Spicy paste is definitely something to not be eaten in large amounts & every day. As it may bring risks of high-sodium & food poisoning. The best spicy paste to eat is home-made or bought at a store w/ hygienic standards.
As mentioned earlier, spicy pastes encourage consumption of vegetables (because of the spiciness, they are often paired w/ fresh/steamed vegetables or rice). Vegetables are high in vitamins and fibre which are beneficial to digestive, heart health, hypoglycemia (helps manage blood-sugar), etc.
“หมี่กรอบทรงเครื่อง” or mixed crispy rice noodles
หมี่กรอบ is a noodle dish traditionally served for royalties. Thin rice noodles are deep-fried then soaked in a sweet sauce made w/ tamarind & palm sugar. หมี่กรอบ is often served w/ sides like fresh mung bean sprouts, chives & in this case, shrimp & pork.
It’s a dish w/ all sorts of flavor & texture: sweet, sour, a little bit spicy, crispy, fresh & slightly oily.
This dish is not completely nutritionally balanced. Hence, Thai people often eat it as a side dish (w/ rice). The deep-fried noodles contain lots of oil, comparable to potato chips. Often, this dish will contain only small amounts of fresh vegetables like chives & mung bean sprouts (which in the amount served, contain small amounts of vitamin C, vitamin K, vitamin A & manganese) & meat like shrimp or pork (which will provide protein, vitamin B’s, cholesterol & some minerals). If you eat this entire serving, you will obtain about ~300-500 calories, ~15%-25% daily calorie recommendation, 25% daily calorie recommendation of protein, small amounts of minerals, vitamins & many grams of fat.
“ลาบวุ้นเส้นเจ” or spicy vegetarian glass noodles salad
Not too spicy but slightly bland.
One cup of glass noodles (usually made from mung bean starch) may provide up to 491 calories. It is a rich source of easily digestible carbohydrate. Vegetarian sausage is usually made from soy protein. It is a more concentrated source of protein & nutrients comparing to the same serving of tofu. One serving – 2 sausages (100 g) should provide 197 calories, 15.7 g of protein, 10.3 g of carb & 5.5 g fibre (source here). 100 g of tofu contains 70 calories, 8 g of protein, 2 g carb, 1 g fibre (source here). Both soy protein & tofu are sources of complete protein (contain all 9 essential amino acids). However, one serving of vegetarian sausage should contain at least 1 ounce (28 g, 95 calories) of soy protein isolate, which will provide 23% daily value of iron, 22% daily value of phosphorus & copper, 21% manganese & 12% folate (source here). Meanwhile, 100 g of tofu will provide 9% iron, 12% phosphorus, 11% copper & folate. Some nutritional values of one serving of tofu may be higher than of soy protein isolate, but over all, soy protein isolate still contain a higher percentage & protein content. The % of soy protein in vegetarian sausage will vary from brand to brand. It should be stated in the nutritional label.
Wood ear mushroom is a good source of iron, fibre & vitamin B12. In Chinese medicine, wood ear mushrooms are consumed for its reputed cholesterol-lowering & blood circulation properties.
ลาบ or spicy salad are often paired w/ raw vegetables i.e. cabbages, mint & basil. Raw cabbage may contain plenty of vitamins C & K, but it also contain a special sugar called raffinose, which resists digestion, ferments in the large intestine & cause gas & stomach discomfort. Raw mint & basil on the other hand aids digestion & diarrhea. Marsh mint contain essential oil menthol, which has multiple medicinal properties. Sweet basil contain medicinal properties similar to those in mint. Other than digestive properties, sweet basil also has antibacterial compounds & plenty of minerals.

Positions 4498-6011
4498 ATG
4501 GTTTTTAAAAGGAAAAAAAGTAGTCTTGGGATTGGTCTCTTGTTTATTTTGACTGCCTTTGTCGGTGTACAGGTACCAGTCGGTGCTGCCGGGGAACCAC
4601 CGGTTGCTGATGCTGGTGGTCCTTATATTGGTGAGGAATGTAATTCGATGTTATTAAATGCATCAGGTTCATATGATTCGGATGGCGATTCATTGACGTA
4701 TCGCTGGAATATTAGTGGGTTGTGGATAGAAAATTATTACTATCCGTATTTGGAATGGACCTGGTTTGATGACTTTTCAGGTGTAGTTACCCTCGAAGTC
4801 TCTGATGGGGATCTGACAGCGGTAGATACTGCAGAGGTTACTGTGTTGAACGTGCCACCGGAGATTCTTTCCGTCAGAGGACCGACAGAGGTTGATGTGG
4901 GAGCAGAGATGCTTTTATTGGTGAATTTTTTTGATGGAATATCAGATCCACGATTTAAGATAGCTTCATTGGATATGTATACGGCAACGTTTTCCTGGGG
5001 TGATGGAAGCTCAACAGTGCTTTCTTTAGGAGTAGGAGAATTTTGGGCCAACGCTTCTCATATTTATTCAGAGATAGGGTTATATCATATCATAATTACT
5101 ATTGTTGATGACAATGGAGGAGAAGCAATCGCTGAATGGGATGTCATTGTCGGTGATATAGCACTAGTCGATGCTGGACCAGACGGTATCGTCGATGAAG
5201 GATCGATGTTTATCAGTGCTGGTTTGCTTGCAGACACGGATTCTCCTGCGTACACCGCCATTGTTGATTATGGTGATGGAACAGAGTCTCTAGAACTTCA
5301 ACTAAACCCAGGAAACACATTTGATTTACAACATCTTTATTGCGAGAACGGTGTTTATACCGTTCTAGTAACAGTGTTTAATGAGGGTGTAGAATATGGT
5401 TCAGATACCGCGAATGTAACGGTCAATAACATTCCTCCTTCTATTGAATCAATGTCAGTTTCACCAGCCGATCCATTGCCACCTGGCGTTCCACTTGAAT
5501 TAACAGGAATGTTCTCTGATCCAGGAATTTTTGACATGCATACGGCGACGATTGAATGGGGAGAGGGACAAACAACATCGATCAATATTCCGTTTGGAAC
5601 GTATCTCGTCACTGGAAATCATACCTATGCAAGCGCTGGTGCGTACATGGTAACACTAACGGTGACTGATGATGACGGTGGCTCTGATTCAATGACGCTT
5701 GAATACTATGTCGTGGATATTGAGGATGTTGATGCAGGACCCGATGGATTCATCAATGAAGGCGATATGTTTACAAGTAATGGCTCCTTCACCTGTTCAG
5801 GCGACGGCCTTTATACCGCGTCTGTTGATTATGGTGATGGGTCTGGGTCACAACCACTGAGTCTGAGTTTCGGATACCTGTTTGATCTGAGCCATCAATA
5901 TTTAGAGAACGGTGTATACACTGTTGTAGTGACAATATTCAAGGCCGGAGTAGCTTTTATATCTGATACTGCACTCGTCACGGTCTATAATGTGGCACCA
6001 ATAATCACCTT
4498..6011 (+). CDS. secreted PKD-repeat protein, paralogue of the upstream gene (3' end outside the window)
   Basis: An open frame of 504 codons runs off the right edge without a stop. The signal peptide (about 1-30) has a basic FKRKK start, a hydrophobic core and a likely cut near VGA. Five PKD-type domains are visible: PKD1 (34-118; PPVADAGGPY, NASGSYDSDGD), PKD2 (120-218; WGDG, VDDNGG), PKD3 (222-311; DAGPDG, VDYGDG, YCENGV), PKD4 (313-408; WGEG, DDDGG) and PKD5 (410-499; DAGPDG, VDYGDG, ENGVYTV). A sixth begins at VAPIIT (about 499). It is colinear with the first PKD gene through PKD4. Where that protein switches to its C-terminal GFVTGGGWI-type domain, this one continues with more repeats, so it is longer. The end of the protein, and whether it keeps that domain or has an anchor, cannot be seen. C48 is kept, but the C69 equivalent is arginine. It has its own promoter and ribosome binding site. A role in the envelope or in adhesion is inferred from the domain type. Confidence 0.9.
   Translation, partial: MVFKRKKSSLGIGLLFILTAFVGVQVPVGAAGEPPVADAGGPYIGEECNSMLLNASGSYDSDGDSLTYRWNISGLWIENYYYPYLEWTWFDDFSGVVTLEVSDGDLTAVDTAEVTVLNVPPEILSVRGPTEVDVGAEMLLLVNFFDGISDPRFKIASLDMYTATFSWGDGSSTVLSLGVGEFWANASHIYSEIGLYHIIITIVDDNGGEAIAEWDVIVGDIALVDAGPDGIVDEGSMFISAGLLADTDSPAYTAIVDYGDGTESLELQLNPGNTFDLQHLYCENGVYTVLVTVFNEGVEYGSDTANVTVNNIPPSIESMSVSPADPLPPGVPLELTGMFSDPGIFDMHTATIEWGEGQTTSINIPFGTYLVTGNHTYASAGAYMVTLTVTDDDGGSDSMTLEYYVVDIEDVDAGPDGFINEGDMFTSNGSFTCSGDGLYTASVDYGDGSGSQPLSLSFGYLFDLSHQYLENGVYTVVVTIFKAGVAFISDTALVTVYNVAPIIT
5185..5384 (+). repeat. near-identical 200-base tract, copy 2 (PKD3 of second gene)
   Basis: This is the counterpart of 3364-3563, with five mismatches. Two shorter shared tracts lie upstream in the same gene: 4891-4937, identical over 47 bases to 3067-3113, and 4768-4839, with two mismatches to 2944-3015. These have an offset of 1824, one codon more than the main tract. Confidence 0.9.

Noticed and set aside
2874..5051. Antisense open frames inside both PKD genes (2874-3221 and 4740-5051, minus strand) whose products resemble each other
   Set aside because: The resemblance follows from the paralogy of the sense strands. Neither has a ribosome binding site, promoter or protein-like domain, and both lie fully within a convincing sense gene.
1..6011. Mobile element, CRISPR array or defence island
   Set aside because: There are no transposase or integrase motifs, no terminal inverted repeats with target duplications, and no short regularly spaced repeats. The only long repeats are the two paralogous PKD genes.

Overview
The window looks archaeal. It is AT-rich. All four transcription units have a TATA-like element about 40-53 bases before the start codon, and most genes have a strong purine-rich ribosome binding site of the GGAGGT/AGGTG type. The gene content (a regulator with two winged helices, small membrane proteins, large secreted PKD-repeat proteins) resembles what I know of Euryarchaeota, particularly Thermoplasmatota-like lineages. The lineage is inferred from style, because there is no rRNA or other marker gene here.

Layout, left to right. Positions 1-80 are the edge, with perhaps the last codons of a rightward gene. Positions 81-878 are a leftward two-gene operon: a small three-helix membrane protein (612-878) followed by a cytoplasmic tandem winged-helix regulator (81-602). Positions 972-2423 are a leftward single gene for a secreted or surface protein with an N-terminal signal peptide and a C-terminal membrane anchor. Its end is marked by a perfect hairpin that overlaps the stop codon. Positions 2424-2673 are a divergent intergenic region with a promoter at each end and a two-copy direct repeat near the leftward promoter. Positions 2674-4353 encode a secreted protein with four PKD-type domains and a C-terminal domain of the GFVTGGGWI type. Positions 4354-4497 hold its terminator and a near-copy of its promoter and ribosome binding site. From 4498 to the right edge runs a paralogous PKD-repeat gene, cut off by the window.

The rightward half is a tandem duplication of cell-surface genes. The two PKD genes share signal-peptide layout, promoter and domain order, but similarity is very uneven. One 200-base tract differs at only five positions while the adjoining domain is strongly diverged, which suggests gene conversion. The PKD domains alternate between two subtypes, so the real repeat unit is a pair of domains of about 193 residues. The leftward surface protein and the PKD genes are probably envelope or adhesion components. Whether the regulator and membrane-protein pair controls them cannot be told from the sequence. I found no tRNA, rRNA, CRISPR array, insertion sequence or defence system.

This dish contains a balance of carbohydrate, protein, fibre, vitamins & minerals. But here are some words of caution: glass noodles should never be consumed in large amounts as they will cause stomach discomfort & bloating. Raw vegetables in Thailand restaurants should also be consumed in moderation as they may not be clean.
“ยำมะระ” or spicy bitter melon salad
The sauce was sweet, salty, sour & not overwhelmingly spicy. The soft blanched bitter gourd & crispy roasted cashew nuts also made for a very interesting texture contrast.
Bitter melon contains plenty of health benefits such as hypoglycemic (reduce blood-sugar levels), anti-inflammatory & cancer fighting properties. It is also very low in calories: 100 g (1/2 cup) provide 17 calories, 140% vitamin C, 18% folate & 11% fibre. In order to preserve the vitamin C in bitter melon, they are not often cooked for a long time (especially in South East & East Asian cuisine). The main benefits of cashew nuts is definitely its cholesterol-lowering unsaturated fats, iron & protein content. One ounce (28 g) serving of cashew nuts contain 157 calories, 12 g of fat, 5 g of protein, 10% iron & 20% magnesium. We need sources of unsaturated fats (best from plant foods or fish) in order to maintain optimum health i.e. brain functions & cholesterol management. Hence, nuts & seeds are highly recommended as part of a healthy diet. However, nuts, seeds & legumes contain high levels of phytic acid (more nutritionally delicious articles on phytic acid here) which interferes w/ nutrient absorption. Therefore, the best way to eat these foods is in roasted, sprouted or fermented forms (nuts sprouting experiments here). Because this dish was low in fat, sodium, sugar & contained both protein, carb, vitamins & minerals, I gave it a 4 stars.
This restaurant also provide live band performances during meal hours.
@Methavalai Sorndaeng you can enjoy Thai old-school atmosphere, great service & healthy & delicious Thai food. It is located in the Rajadamnern district & nearby tourist sites like the Democracy Monument & Khaosarn Road.